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Cordless Power Drill's Converted To Run Off Remote Car or Truck Batteries
David Baade, Victoria, B.C.: An Arc-tic acoustic researcher with the Canadian government, David knows too well the ravages sub-zero weather wreaks on cordless power drills.

"At 40 degrees below zero, you can hardly put in one screw before they need recharging. To make our cordless drills more reliable in cold weather, we convert them to run off remote car or truck batteries. We use Black & Decker drills, but this will work on any 12-volt drill. You cut apart the battery pack that comes with the drill, dispose of the batteries, and solder wires from one end of a 20-ft., low temperature-rated cable to the terminals. Then, pour the bottom of the battery pack full of epoxy to help hold the cable in place and reassemble the battery pack applying resin to the seams. Use alligator clips to connect the cable to a truck or car battery. You can work all day in even the coldest weather without running short on power and having to recharge your drill. The only expense is approximately $1 per ft. for the cable."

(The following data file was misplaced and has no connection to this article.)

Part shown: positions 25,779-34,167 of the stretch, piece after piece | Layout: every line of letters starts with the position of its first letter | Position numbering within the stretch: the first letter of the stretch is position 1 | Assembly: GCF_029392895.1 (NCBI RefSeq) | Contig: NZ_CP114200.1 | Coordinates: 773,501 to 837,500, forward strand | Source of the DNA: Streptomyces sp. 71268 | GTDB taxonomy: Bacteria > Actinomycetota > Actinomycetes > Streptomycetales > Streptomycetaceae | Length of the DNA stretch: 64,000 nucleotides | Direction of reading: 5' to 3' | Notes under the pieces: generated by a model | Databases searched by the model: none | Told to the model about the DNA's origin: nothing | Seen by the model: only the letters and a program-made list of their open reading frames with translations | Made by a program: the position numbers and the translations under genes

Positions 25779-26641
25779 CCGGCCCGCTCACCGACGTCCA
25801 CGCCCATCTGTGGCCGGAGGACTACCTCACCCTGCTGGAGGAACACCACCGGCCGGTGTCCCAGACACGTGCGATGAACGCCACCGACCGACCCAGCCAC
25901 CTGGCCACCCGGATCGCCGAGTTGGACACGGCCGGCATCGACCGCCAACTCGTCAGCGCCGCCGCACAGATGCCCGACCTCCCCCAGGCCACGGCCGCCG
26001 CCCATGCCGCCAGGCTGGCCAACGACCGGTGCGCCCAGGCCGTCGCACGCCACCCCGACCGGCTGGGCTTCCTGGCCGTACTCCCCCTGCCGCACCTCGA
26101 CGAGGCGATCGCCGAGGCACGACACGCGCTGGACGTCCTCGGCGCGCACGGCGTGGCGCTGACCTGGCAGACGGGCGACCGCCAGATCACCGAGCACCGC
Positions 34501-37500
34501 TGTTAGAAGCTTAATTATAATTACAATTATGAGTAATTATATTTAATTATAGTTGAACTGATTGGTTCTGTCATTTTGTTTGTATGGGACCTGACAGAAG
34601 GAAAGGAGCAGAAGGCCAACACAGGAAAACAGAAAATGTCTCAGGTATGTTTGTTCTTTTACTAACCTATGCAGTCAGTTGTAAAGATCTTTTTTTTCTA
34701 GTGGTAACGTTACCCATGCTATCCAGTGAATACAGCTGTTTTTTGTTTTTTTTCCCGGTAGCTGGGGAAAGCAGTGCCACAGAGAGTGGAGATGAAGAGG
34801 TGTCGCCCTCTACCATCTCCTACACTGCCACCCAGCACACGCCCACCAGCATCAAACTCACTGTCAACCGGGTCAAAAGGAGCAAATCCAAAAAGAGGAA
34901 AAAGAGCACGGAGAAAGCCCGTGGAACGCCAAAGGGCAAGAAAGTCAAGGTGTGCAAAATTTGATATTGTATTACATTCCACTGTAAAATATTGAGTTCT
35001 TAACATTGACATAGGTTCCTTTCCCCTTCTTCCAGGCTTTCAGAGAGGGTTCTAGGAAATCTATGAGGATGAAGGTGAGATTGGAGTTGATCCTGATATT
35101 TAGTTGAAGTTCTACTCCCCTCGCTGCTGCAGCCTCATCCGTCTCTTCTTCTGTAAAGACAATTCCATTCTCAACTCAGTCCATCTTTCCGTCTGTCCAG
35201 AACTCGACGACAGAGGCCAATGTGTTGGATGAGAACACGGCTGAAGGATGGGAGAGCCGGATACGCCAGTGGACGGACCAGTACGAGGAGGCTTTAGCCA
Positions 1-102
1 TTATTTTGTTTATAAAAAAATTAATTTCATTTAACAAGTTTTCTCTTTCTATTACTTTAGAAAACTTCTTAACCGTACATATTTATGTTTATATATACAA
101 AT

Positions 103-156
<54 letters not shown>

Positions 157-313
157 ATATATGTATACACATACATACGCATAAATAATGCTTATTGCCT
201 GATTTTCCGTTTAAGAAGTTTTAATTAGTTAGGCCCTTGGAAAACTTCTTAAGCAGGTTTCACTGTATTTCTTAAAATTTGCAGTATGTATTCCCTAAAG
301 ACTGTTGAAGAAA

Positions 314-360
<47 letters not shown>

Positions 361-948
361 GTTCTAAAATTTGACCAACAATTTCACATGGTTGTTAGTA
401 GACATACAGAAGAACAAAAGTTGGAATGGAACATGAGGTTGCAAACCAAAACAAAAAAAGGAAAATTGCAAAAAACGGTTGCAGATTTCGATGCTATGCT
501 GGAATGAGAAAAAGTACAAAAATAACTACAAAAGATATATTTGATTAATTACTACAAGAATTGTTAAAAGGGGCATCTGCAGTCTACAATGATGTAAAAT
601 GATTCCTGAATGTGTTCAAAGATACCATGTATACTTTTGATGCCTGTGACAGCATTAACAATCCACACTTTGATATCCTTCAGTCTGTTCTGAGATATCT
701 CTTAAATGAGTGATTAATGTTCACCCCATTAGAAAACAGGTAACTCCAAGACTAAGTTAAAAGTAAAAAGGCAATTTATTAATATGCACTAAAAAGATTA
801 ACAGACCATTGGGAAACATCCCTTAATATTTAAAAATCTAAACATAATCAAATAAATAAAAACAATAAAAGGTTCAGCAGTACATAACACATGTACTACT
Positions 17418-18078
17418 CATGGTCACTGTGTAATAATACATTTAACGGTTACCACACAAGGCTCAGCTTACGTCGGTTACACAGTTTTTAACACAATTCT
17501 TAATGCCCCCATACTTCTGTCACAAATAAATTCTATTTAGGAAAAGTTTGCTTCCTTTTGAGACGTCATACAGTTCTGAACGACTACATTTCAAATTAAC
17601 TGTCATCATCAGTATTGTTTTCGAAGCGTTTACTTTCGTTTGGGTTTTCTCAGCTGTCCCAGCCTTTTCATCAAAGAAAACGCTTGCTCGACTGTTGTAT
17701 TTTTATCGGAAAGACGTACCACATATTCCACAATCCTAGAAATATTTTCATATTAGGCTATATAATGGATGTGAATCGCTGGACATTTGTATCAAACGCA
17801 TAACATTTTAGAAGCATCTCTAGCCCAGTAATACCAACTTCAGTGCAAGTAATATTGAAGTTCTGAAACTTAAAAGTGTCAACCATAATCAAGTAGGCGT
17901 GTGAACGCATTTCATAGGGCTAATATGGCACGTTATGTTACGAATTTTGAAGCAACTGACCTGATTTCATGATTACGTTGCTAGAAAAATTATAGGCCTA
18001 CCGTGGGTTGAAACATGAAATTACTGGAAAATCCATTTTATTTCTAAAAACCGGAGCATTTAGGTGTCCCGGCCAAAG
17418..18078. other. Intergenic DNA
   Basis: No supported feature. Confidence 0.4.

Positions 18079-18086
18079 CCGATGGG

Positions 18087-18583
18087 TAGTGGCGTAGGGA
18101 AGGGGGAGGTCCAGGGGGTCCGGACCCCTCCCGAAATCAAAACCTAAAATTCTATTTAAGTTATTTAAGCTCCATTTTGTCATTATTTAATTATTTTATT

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1997 - Volume #21, Issue #3